[b]exigentsky: From your description of your style, I do not believe that you would be particularly happy playing the Nimzo and QID, because, in general, these defenses aim for equalization rather than fighting for the initiative. You are more likely to be happier playing a KID, Benoni, or Gruenfeld. As far as the Slav is concerned, some lines are quite exciting and some are pretty dull.[/b]
    I agree. nimzo & QID are the cardigan of openings. nothing wrong with them, if you like cozy and safe.

    solid is for sissies.
  9. 11 Nov '07 21:53
    Originally posted by exigentsky
    This thread didn't pose the general question about playing style. It was specifically for Nimzo/QID players as I am trying to decide if it appeals to players like me. I'm mainly debating between the Nimzo/QID and Semi-Slav (which is not to say that other choices are at all bad). The question is which better fits the style I describe.
    I have played the nimzo- Q.I.D tandem for quite a while now , otb and correspondence.

    The nimzo is a great weapon but in queen indian games against people who know what to do , you are usually just equalising even if they dont play the most critical lines,
    this is all great if your name is kramnik or karpov, but it might not be the right way for you ( or me, but im already in too deep )

    maybe if 3. Nf3 you could play 3.. c5 making it a benoni, it sounds like that is more your style.
  10. 12 Nov '07 22:58 / 2 edits
    Originally posted by sannevssr
    I have played the nimzo- Q.I.D tandem for quite a while now , otb and correspondence.

    The nimzo is a great weapon but in queen indian games against people who know what to do , you are usually just equalising even if they dont play the most critical lines,
    this is all great if your name is kramnik or karpov, but it might not be the right way for you ( ...[text shortened]... aybe if 3. Nf3 you could play 3.. c5 making it a benoni, it sounds like that is more your style.
    Ok, so basically your opinion is that the Nimzo would suit a dynamic player striving for initiative but the QID might be harder to win with. To me, this seems true enough if White plays g3 and knows what he's doing. However, White really gives up the fight for a serious advantage. Fortunately, with Ba6, Black can get interesting and very diverse structures but the 9. Nbd2 variation main-line does seem very drawish. Here it is:

    1. d4 Nf6 2. c4 e6 3. Nf3 b6 4. g3 Ba6 5. b3 Bb4+ 6. Bd2 Be7 7. Bg2 c6 8. Bc3
    d5 9. Nbd2 Nbd7 10. O-O O-O 11. Re1 c5 12. e4 dxe4 13. Nxe4 Nxe4 14. Rxe4 Bb7
    15. Re3 Bf6 16. dxc5 Bxc3 17. Rxc3 Nxc5 18. b4 Qf6 (Ne4 works too, but this is more direct.) 19. Qd4 Ne4 20. Qxf6 gxf6
    21. Rd3 Rfc8 22. Nd2 f5



    The game is equal and greatly simplified, but the fight has barely begun. If Black wanted to complicate things more, he could have taken on c4 instead or played some rook move, or even refrained from Bb4+ and played BB7. However, this variation with dxe4 is the surest path to equality and almost guarantees a draw. If the White player is this unambitious and Black doesn't want to risk anything, this will have to do.

    What do you think?

    BTW: I've looked at the Modern Benoni and while it's certainly an interesting opening, I wouldn't want to use it as my primary weapon because I"m not sure I could play it reliably.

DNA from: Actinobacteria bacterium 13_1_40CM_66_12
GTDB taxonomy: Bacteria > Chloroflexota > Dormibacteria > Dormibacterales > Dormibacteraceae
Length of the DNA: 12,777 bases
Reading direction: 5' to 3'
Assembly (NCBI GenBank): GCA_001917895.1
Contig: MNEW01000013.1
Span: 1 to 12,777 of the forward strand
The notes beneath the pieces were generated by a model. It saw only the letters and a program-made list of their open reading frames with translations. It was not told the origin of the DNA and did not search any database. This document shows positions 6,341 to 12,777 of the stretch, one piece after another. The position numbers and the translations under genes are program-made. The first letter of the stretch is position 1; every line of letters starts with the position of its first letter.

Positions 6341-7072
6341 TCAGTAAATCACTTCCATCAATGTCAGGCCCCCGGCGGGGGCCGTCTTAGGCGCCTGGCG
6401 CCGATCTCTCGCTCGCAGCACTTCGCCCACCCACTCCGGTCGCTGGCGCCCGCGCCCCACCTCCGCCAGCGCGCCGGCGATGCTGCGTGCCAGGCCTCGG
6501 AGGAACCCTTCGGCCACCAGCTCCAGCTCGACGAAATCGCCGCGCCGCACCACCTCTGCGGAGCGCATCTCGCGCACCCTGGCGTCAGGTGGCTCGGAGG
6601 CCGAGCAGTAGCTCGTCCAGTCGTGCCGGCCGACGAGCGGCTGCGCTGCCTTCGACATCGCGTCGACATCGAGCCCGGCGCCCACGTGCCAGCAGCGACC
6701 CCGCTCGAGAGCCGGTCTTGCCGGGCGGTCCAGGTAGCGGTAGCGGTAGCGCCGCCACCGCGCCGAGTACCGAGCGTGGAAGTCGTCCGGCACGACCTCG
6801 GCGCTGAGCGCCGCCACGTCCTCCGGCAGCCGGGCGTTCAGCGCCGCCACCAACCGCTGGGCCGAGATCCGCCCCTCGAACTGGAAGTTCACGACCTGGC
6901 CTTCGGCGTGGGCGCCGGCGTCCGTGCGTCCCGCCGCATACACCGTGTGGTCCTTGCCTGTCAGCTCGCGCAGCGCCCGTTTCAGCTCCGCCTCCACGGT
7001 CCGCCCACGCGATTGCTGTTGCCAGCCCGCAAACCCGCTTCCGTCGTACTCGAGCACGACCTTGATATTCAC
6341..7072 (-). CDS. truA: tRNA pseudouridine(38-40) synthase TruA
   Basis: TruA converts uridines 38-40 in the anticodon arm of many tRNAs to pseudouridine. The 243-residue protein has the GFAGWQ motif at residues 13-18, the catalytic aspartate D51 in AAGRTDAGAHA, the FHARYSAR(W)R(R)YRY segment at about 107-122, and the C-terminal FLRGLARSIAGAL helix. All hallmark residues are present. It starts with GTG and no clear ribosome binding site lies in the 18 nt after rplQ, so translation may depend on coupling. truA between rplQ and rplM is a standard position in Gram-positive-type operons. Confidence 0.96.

11. 12 Nov '07 23:10 / 1 edit
    Here's how it would look if Ne4 instead of Qf6:

    1. d4 Nf6 2. c4 e6 3. Nf3 b6 4. g3 Ba6 5. b3 Bb4+ 6. Bd2 Be7 7. Bg2 c6 8. Bc3
    d5 9. Nbd2 Nbd7 10. O-O O-O 11. Re1 c5 12. e4 dxe4 13. Nxe4 Nxe4 14. Rxe4 Bb7
    15. Re3 Bf6 16. dxc5 Bxc3 17. Rxc3 Nxc5 18. b4 Ne4 19. Re3 (19. Rd3 Qf6 20. Qe1 a5! 21. Nd4 Qg6 22. bxa5 Nc5) Qf6 20. Qd4 Rfd8 21. Qxf6 gxf6 22. Rae1 f5



    White players must really not desire a win to play such variations. It is not so much Black's opening that is to blame as it is the White player.
  12. 12 Nov '07 23:54
    Since I can't put multiple diagrams in one post, here's how it looks after the 19. Rd3 variation I gave.



    My point is that however White tries, after 9. Nbd2 Black has an equal game with easy drawing chances.
  13. 13 Nov '07 04:29 / 1 edit
    Originally posted by exigentsky
    I have been studying the Art of Learning presentations by Waitzkin in the new Chessmaster. One thing he stressed was being true to yourself and playing chess that reflects that. I see myself as a fairly balanced player but with a strong preference for initiative, dynamic factors and attack when appropriate. My nightmare is having to sit on a position and ike to know how Nimzo/QID players here would define their style and what they play against e4.
    Against e4 I play the scilian mostly and if I do play e5 then I play the Berlin defense or if they play the italian opening I am starting to play the traxler when white has the balls to play into it.
  14. 14 Nov '07 23:29 / 1 edit
    I've found that dxc4 is pretty good at generating some winning chances against opponents that want less than nothing from the opening.

    Here is how it looks like with best (as far as I can figure) play from both sides:

    White to move

    1. d4 Nf6 2. c4 e6 3. Nf3 b6 4. g3 Ba6 5. b3 Bb4+ 6. Bd2 Be7 7. Bg2 c6 8. Bc3
    d5 9. Nbd2 Nbd7 10. O-O O-O 11. Re1 c5 12. e4 dxc4 13. Nxc4 Bb7 14. e5 Ne4 15.
    Bb2 b5 16. Ne3 Nb6 17. Nd2 cxd4 18. Nxe4 dxe3 19. Nf6+ gxf6 20. Bxb7 Rb8 21.
    Qg4+ Kh8

    But really, I doubt my opponents would know everything so the winning chances are probably even higher than in the above position.
  15. 14 Nov '07 23:37
    No, Nxf6 is way too cooperative. If White wants a draw he won't play that. So let's see after Rxe3:

    White to move

    1. d4 Nf6 2. c4 e6 3. Nf3 b6 4. g3 Ba6 5. b3 Bb4+ 6. Bd2 Be7 7. Bg2 c6 8. Bc3
    d5 9. Nbd2 Nbd7 10. O-O O-O 11. Re1 c5 12. e4 dxc4 13. Nxc4 Bb7 14. e5 Ne4 15.
    Bb2 b5 16. Ne3 Nb6 17. Nd2 cxd4 18. Nxe4 dxe3 19. Rxe3 Qxd1+ 20. Rxd1 Nd5 21.
    Red3 a5

    It's really annoying that there are White players that really seem to want to draw.